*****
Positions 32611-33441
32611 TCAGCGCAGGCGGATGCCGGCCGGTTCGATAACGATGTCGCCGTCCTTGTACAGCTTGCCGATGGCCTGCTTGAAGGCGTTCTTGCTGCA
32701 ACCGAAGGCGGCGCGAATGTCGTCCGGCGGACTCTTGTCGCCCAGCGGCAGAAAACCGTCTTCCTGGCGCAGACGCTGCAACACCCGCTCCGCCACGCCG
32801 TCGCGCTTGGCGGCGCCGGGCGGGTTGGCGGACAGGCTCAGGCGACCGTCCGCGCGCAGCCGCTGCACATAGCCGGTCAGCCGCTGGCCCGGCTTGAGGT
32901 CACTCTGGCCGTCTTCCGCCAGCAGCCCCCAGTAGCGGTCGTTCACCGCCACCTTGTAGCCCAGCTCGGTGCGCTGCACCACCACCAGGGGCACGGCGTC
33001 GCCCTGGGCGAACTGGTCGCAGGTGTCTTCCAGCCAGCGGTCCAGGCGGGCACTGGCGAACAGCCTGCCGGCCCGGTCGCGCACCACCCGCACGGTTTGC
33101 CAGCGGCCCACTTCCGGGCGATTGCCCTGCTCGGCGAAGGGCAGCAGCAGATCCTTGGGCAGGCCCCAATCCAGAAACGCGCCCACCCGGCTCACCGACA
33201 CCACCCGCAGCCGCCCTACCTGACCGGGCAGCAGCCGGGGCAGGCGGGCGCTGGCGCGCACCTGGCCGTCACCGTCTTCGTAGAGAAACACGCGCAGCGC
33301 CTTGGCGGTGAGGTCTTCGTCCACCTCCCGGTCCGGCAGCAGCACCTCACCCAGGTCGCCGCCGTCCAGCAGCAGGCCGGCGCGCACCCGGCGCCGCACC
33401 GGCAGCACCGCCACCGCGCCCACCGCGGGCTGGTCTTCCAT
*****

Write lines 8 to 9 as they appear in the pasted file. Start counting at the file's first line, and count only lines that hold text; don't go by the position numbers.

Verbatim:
33201 CCACCCGCAGCCGCCCTACCTGACCGGGCAGCAGCCGGGGCAGGCGGGCGCTGGCGCGCACCTGGCCGTCACCGTCTTCGTAGAGAAACACGCGCAGCGC
33301 CTTGGCGGTGAGGTCTTCGTCCACCTCCCGGTCCGGCAGCAGCACCTCACCCAGGTCGCCGCCGTCCAGCAGCAGGCCGGCGCGCACCCGGCGCCGCACC